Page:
Earth-shattering discovery about pooooh-etry

I’ve just became aware of some information about haiku that’s irrevocably altered my entire poetic universe: apparently, the 5-7-5 syllable format I learned years and years ago is not the standard. No, according to, haiku in the English language is anywhere from 10-14 syllables!

I’m simply flabbergasted. Here I thought I knew everything about haiku and I come to find out that I know as much about haiku poetry as I know about every other form of poetry, which is, absolutely nothing. I just don’t know what to do with myself now. This totally eradicates my crippled attempts at BSG poetry and puts it back a few steps. Here I was struggling to throw hefty plot summarizing concepts into a 5-7-5 format only to learn that such was not necessary at all.

Of course, the article goes on to explain just what rules do constitute “proper” haiku in English:

1. Three lines
2. Up to 17 syllables total
3. Use of a “season” word
4. Use of a “cut” (sometimes indicated by a punctuation mark) to compare two images

Thus this example by Michael Dylan Welch (HSA Newsletter XV:4, Autumn 2000), ripped without permission from the aforementioned article.

meteor shower…
a gentle wave
wets our sandals

This does unshackle me to use the free form sort of poetry to which I’m most accustomed (most of my poetry is free form, I’ve never used “iambic pentameter” a day in my life). I’m good with metaphors, usually. So this should expand my horizons more than limit them, no?

I should point out that “brevity” is not a word in my vocabulary. As you can tell from my blog entries, shorter length writings have never been my forte. One of the hardest things I ever had to write was a short story for a fiction class in college in which I was limited to one page. Can you imagine the frustration I had in that? I’m just not good at the whole “quick, brilliant idea” sort of writing. To be good in short form, you have to state a magnificent idea in as concise words as possible with the poetic genius of a writer. It’s very, very hard. I’m much better at slowly guiding a reader through a plot by dropping little bits at a time.

I’ve always thought this was a weakness of my writing. It’s so painful for me to be short and sweet and to the point that I truly must not be very good at my art. Even writing short stories–where you could have 10-15 pages–is difficult for me because my ideas are always huge and hard to confine. I used to write big 150-200 page novellas in high school. I loved doing that because I could get my idea out by a slow adventure of taking a character through a series of events.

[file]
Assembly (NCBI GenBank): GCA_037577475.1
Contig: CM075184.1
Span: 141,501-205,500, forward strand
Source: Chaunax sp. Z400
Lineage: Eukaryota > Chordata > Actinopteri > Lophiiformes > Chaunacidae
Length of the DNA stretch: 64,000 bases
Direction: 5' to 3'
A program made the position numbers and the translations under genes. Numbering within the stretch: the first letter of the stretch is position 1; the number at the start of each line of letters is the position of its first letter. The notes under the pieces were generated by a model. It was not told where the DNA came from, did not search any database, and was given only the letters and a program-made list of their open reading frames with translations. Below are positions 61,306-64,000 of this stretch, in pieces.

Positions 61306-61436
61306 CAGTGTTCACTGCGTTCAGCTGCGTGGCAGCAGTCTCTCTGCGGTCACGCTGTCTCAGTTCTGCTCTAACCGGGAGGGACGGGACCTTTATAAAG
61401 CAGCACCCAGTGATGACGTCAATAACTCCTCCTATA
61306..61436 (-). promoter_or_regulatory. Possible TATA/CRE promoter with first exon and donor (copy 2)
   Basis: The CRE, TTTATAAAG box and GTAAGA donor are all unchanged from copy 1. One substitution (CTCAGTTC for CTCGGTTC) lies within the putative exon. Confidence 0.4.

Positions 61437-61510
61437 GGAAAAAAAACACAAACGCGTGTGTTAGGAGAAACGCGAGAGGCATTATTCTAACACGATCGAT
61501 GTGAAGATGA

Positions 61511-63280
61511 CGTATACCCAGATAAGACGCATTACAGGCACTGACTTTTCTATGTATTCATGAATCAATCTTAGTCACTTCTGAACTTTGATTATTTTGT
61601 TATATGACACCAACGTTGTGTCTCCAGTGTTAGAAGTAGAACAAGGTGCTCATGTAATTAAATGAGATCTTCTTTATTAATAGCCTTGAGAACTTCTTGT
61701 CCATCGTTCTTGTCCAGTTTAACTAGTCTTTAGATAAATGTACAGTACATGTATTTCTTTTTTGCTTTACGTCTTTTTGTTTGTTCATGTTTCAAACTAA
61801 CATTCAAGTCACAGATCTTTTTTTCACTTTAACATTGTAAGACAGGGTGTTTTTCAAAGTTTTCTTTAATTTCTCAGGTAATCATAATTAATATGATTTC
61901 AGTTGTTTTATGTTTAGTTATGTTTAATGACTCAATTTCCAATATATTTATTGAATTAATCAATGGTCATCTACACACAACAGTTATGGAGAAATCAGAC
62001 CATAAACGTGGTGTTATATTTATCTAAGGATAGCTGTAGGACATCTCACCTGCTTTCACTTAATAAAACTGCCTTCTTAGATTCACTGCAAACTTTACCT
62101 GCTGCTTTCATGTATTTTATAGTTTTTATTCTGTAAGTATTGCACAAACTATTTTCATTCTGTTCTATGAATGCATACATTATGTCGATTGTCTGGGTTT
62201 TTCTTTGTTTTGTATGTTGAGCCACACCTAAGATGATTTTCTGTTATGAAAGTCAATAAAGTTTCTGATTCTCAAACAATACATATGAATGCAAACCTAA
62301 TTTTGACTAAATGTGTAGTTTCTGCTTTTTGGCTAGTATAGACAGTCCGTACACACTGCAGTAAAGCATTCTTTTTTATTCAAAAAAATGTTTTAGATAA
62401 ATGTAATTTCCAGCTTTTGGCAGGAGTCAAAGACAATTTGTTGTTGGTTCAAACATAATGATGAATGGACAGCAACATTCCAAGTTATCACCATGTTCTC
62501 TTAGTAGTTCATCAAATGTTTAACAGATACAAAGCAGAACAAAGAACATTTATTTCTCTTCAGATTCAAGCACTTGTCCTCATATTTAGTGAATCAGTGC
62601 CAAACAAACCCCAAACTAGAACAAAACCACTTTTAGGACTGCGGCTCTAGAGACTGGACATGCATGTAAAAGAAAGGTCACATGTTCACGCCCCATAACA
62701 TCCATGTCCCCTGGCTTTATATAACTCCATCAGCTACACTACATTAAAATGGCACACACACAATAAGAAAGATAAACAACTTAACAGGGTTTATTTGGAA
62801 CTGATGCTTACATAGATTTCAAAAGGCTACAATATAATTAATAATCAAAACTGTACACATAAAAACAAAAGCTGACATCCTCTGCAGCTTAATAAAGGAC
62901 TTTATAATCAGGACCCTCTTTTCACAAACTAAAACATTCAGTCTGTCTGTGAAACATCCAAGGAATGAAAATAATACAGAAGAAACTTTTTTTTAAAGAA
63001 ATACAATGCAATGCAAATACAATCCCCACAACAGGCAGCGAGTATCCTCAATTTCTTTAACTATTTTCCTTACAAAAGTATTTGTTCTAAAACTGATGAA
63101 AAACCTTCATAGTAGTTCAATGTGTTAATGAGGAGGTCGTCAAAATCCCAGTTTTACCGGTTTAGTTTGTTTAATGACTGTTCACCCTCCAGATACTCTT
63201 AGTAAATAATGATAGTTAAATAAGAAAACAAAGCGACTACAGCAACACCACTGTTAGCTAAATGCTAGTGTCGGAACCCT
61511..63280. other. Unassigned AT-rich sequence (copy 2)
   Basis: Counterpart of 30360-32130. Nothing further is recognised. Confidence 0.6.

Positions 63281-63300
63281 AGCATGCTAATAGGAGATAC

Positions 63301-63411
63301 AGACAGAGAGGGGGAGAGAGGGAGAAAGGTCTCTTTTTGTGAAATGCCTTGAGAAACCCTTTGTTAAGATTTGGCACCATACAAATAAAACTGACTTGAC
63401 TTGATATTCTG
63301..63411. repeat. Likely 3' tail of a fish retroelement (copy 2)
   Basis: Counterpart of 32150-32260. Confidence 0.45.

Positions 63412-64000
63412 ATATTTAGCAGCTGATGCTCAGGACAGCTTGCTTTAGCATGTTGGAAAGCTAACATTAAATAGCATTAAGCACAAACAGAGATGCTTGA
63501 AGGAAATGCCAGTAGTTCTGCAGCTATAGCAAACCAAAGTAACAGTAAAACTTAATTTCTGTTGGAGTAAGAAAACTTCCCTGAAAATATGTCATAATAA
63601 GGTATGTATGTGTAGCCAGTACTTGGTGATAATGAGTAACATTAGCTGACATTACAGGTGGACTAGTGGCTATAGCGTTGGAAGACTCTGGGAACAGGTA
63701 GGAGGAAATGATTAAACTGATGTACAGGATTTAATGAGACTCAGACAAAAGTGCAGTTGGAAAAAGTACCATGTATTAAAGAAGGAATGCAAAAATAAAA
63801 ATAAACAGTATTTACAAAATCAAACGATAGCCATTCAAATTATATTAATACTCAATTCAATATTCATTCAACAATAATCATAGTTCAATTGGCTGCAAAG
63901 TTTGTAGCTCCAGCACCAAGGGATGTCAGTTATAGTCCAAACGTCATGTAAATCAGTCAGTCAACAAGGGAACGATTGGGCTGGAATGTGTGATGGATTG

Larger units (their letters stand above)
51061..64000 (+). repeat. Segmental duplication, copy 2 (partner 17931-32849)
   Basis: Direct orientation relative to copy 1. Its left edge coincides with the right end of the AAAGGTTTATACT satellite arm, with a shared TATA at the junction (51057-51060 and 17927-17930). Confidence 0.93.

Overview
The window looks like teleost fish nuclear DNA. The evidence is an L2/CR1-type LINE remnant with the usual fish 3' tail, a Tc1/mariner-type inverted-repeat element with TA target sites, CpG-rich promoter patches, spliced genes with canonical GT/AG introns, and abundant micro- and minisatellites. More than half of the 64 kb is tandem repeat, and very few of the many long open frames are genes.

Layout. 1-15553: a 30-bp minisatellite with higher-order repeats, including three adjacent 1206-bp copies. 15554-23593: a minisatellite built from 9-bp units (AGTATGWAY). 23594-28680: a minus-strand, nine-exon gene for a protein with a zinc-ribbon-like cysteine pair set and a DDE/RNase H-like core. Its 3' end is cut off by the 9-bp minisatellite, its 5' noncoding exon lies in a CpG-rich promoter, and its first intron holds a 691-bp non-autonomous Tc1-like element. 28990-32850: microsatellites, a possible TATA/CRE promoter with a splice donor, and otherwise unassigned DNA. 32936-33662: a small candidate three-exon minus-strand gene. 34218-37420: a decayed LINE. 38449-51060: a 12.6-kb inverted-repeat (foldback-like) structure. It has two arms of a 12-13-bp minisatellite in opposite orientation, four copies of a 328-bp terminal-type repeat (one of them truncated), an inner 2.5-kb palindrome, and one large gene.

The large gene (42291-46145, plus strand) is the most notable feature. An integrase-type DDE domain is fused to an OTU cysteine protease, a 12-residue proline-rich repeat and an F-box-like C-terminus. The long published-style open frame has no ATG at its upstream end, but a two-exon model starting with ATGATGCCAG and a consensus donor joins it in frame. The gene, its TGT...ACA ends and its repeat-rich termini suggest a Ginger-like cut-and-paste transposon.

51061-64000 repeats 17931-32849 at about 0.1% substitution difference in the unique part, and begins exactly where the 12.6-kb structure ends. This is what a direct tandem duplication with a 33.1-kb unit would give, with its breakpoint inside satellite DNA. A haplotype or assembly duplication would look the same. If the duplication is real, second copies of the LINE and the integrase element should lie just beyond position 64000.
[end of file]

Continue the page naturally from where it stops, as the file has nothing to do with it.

I think writing shorter pieces is something I need to work on. I should make myself do some writing exercises where I force myself to write a one-page story or topic. You’d think my technical writing would have forced me to “shave the meat” off my writing, but it really doesn’t. You use two different parts of your brain to write creatively and technically and, hence, the two ways of working never cross. Or maybe I’m an extremely verbose technical writer.

I guess I’ll have to try this whole new haiku form out. My new BSG haiku will definitely be less restricted. We’ll see how it goes Monday. If I get a chance to watch BSG when I get back from skiing. (Yes, another long weekend at Holiday Valley. Bring on the snow!)

7 thoughts on “Earth-shattering discovery about pooooh-etry

  1. The symmetry-craver in me cries out, too! It’s 5-7-5 or nothing! It always killed me to read Kerouac’s haikus that were 4-7-4 or even odder syllable patterns. What about all those times I wanted to use a word like “tomorrow” but it made that particular line one syllable too long?? Ah well.

  2. I’m not too good at using poetic devices. It’s too confining. I think that’s why I’m better at prose. My poetry is usually free form. Haiku is my only attempt at every using a poetic device like that…

  3. Having studied Kerouac in depth back in the day (I’ve amassed a bit of a collection of beat literature and biographies over the years) may I just say that chances are Kerouac legitimately did think he was writing 5-7-5 haiku. I’m not sure if that man was ever sober.

  4. *LOL* Writing haiku while drunk makes words have less syllables… Maybe I should write “drunken BSG haiku.” But I’d have to be drunk to write them correctly. ;)

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